Show jumper Peter Wylde, 2002 World Equestrian Games individual bronze medalist:
"A Norwegian company, Kingsland, does a whole line of these fantastic riding shirts for men and women. They're a great summer-weight material. They're hugely popular here in Europe. The company makes a lot of great outerwear, but they also make breeches, jackets and now they're starting to make fantastic shirts. It's the type of fiber you'd find in athletic clothing. It's form-fitting--almost more like a polo shirt--but it has a collar (so it can be worn in competition with a riding jacket).
"This summer, when we were riding in Escona, Switzerland, it was 100 degrees every day. We rode in these; they were lightweight. It's more like a sports shirt than wearing a button-down collar. Their jackets don't have stretch material, but I can see the trend in the future; people are starting to design clothes that are going that way. They're a little more with the times, more current."
Eventer Karen O'Connor, two-time Olympic medalist:
"I just bought a high-tech fabric in a ratcatcher that's moisture-wicking. It's good looking so I'm going to try it. You just sweat in cotton, while this microfiber stuff might keep you from sweating so much.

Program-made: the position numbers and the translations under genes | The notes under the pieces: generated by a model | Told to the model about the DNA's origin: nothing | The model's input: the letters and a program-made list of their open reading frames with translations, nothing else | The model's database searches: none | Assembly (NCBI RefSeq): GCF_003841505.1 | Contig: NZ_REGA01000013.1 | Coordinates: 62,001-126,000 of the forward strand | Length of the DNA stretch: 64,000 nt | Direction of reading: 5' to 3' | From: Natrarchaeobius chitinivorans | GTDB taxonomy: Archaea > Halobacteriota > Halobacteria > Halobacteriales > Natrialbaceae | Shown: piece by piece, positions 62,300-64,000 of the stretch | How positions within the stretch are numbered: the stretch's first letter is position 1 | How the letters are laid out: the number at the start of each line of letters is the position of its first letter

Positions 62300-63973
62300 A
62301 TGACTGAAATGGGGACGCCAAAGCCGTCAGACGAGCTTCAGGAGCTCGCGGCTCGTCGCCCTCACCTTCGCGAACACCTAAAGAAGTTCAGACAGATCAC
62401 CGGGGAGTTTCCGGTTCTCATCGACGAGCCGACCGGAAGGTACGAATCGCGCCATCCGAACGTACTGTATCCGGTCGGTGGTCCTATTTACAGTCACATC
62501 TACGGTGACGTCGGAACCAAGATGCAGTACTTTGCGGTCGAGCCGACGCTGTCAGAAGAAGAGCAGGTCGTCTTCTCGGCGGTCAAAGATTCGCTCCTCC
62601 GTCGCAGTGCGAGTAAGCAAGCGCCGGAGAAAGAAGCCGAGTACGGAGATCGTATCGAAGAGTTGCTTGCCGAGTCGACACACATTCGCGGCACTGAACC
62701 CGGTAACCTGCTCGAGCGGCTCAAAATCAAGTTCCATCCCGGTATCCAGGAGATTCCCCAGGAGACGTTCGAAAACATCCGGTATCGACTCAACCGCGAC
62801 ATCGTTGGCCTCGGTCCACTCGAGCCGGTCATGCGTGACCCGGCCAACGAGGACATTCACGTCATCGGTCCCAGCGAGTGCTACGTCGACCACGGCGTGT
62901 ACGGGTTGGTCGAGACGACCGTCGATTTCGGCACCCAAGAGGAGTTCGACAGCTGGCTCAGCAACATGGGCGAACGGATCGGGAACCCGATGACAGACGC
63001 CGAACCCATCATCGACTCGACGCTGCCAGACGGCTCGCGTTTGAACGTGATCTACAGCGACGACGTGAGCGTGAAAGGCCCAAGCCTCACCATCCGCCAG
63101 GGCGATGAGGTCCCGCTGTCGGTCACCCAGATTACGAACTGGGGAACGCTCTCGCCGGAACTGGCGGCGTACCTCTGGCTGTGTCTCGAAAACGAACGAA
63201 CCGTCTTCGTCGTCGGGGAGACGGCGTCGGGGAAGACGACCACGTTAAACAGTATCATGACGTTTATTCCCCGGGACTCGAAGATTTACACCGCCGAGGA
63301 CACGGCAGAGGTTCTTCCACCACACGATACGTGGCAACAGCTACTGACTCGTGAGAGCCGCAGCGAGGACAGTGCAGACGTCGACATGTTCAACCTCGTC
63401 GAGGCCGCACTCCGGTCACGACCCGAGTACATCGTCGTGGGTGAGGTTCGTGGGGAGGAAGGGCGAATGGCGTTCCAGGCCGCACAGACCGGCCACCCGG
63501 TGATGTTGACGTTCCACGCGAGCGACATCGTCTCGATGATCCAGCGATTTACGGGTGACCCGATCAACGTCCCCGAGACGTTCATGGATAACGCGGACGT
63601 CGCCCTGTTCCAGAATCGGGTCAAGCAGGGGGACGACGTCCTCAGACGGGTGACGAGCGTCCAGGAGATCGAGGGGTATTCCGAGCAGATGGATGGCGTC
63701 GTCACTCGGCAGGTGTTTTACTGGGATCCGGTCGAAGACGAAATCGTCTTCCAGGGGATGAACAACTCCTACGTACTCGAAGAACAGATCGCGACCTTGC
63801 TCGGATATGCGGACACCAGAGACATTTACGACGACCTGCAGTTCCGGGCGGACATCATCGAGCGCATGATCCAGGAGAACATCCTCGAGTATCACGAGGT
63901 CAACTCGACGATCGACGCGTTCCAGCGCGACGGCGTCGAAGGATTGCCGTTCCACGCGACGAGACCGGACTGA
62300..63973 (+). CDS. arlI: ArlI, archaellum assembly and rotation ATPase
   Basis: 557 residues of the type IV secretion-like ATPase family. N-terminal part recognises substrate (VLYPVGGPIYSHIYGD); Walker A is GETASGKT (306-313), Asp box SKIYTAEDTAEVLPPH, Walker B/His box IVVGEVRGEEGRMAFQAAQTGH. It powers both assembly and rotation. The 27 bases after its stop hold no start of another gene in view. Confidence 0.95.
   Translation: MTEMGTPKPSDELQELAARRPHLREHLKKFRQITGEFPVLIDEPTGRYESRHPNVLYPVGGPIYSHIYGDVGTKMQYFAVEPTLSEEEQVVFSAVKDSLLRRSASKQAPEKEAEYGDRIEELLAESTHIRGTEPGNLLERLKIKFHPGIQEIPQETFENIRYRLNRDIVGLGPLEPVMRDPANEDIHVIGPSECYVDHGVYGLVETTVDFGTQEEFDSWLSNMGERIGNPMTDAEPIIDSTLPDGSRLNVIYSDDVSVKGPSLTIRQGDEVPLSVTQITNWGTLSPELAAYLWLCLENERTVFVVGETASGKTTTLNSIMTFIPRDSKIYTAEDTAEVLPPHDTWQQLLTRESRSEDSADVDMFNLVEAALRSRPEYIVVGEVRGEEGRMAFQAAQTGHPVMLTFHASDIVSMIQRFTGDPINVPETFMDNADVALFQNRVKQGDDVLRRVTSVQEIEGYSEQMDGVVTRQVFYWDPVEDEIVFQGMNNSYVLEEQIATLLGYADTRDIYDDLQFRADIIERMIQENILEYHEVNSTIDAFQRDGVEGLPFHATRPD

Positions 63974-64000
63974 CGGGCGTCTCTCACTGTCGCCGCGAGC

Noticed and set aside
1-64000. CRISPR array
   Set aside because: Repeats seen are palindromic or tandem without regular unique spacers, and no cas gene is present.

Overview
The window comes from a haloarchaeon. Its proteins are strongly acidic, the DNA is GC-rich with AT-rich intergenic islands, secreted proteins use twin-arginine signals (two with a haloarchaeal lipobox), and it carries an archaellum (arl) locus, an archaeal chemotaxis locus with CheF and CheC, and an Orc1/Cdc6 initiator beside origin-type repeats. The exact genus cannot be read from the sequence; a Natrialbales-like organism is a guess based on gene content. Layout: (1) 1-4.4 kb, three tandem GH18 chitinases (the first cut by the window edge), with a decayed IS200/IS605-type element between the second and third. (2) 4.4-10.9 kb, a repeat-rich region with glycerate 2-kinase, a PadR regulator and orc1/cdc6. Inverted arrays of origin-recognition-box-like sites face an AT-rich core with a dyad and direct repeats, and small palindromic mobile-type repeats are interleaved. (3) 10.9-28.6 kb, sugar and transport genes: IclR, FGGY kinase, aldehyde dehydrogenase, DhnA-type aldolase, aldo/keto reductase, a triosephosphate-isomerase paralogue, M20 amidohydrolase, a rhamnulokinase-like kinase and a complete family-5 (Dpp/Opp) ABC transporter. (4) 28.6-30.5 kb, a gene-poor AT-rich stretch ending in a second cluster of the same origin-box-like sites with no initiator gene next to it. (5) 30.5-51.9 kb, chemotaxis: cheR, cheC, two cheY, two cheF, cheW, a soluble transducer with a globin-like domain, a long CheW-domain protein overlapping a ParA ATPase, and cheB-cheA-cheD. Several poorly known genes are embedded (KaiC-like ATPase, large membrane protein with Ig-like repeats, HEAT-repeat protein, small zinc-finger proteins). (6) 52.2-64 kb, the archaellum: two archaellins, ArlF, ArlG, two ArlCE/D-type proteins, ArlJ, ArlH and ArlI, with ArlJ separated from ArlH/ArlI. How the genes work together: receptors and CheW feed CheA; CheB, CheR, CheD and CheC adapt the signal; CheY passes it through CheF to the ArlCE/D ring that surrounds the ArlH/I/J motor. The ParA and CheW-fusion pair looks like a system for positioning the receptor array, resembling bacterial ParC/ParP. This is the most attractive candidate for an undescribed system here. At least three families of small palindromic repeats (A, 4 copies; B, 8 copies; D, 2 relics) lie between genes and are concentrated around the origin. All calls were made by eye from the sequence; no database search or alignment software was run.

"I've been riding in Pikeur breeches for 25 years. They've changed a bit...they stretch a bit. There are so many different fabrics from a company like that."
Dressage rider Guenter Seidel, 2006 World Equestrian Games team bronze medalist:
"I wear the Coolmax? shirts, and that's the only thing I ride in. I like [Coolmax] because the sweat goes right through and it dries again. I don't like full [seat] leather breeches because they're hot.
"I like rain jackets that are breathable and not too long and not too flarey, something a little tailored. Stretchy would be great. I don't want to look like a balloon on a horse!"